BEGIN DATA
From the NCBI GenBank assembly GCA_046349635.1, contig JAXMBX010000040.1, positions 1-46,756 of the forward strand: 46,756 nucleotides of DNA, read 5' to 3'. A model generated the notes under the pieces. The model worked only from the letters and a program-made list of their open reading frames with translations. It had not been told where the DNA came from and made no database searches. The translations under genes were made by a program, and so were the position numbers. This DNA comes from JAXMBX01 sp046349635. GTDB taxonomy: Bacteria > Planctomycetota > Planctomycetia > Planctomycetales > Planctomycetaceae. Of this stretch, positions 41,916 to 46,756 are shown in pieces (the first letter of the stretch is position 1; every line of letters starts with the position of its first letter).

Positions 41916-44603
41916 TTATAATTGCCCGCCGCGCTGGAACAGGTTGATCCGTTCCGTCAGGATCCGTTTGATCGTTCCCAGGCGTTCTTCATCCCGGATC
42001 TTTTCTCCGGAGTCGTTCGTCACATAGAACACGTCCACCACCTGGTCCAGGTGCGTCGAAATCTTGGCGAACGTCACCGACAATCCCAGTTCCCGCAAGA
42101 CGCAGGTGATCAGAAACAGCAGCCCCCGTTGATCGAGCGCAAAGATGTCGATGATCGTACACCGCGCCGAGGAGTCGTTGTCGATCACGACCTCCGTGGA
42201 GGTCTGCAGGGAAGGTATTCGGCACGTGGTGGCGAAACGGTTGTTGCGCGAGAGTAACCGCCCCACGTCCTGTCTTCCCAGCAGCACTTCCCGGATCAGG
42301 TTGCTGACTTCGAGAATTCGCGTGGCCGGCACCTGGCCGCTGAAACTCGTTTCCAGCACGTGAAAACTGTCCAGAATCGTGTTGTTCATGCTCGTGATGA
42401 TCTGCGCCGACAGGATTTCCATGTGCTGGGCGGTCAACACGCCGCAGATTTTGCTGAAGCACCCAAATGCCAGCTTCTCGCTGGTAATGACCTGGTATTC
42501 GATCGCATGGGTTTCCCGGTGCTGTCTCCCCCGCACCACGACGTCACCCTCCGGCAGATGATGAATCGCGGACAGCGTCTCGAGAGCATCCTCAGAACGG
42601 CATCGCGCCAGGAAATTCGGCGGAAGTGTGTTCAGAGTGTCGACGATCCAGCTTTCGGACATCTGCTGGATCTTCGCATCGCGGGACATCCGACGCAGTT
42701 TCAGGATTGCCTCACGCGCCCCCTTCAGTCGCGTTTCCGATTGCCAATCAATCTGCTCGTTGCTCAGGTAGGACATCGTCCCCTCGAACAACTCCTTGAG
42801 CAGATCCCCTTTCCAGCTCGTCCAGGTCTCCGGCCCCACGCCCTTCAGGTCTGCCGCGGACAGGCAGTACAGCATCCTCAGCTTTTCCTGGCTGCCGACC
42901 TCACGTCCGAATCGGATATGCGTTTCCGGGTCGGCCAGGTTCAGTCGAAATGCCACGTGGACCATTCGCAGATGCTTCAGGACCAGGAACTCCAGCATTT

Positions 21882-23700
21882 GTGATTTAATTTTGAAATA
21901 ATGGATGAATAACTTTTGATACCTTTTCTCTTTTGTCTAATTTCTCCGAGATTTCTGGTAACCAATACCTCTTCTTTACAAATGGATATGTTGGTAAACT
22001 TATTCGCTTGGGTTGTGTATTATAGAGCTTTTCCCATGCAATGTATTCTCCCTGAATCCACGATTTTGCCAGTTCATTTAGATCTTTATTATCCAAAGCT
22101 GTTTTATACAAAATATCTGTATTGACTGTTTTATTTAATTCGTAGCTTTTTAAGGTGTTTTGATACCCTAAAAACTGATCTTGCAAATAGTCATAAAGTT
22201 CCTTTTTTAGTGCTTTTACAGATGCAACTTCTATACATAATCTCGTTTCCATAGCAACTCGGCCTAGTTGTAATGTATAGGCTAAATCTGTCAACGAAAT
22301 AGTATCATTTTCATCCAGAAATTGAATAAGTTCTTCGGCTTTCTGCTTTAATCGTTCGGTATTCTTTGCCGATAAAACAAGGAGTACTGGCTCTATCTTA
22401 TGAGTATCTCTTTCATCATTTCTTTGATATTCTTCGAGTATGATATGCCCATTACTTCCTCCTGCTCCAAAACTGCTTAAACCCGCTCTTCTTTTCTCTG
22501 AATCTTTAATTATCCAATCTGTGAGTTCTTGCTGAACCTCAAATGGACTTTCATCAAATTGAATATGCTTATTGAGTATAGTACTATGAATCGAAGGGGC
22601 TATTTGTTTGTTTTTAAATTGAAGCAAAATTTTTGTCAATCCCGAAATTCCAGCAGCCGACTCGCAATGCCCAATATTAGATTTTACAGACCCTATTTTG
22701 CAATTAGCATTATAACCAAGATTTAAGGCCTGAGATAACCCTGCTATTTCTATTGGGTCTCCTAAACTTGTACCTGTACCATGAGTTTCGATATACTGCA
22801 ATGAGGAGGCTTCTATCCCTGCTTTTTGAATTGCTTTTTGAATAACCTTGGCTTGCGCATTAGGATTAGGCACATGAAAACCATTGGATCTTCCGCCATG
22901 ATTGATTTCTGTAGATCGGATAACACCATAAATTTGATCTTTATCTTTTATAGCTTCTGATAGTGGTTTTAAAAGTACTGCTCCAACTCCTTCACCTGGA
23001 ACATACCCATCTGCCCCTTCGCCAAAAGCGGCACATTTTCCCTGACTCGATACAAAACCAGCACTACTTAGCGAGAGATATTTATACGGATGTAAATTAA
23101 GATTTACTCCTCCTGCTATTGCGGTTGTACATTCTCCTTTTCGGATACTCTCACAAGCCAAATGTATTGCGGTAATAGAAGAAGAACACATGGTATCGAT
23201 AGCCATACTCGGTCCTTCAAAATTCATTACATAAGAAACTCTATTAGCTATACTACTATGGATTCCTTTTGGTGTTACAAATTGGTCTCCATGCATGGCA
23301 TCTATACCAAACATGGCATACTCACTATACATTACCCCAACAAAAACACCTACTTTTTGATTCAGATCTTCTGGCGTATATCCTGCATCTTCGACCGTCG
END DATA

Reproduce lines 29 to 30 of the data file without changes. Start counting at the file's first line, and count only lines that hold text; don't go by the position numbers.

23201 AGCCATACTCGGTCCTTCAAAATTCATTACATAAGAAACTCTATTAGCTATACTACTATGGATTCCTTTTGGTGTTACAAATTGGTCTCCATGCATGGCA
23301 TCTATACCAAACATGGCATACTCACTATACATTACCCCAACAAAAACACCTACTTTTTGATTCAGATCTTCTGGCGTATATCCTGCATCTTCGACCGTCG